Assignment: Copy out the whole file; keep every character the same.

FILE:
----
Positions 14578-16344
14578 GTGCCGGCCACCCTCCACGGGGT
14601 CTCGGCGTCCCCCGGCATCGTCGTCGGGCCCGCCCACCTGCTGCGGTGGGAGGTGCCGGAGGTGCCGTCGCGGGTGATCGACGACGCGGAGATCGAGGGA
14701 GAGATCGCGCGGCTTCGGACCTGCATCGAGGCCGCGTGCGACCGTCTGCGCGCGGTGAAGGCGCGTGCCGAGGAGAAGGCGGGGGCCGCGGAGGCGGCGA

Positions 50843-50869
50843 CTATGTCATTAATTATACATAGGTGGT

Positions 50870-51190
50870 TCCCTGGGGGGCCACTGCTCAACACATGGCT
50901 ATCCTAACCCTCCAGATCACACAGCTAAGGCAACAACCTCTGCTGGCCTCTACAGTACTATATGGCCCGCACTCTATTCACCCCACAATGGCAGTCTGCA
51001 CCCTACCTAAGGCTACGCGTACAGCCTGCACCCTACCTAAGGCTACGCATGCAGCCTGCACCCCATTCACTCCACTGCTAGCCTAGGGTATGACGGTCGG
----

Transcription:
Positions 14578-16344
14578 GTGCCGGCCACCCTCCACGGGGT
14601 CTCGGCGTCCCCCGGCATCGTCGTCGGGCCCGCCCACCTGCTGCGGTGGGAGGTGCCGGAGGTGCCGTCGCGGGTGATCGACGACGCGGAGATCGAGGGA
14701 GAGATCGCGCGGCTTCGGACCTGCATCGAGGCCGCGTGCGACCGTCTGCGCGCGGTGAAGGCGCGTGCCGAGGAGAAGGCGGGGGCCGCGGAGGCGGCGA

Positions 50843-50869
50843 CTATGTCATTAATTATACATAGGTGGT

Positions 50870-51190
50870 TCCCTGGGGGGCCACTGCTCAACACATGGCT
50901 ATCCTAACCCTCCAGATCACACAGCTAAGGCAACAACCTCTGCTGGCCTCTACAGTACTATATGGCCCGCACTCTATTCACCCCACAATGGCAGTCTGCA
51001 CCCTACCTAAGGCTACGCGTACAGCCTGCACCCTACCTAAGGCTACGCATGCAGCCTGCACCCCATTCACTCCACTGCTAGCCTAGGGTATGACGGTCGG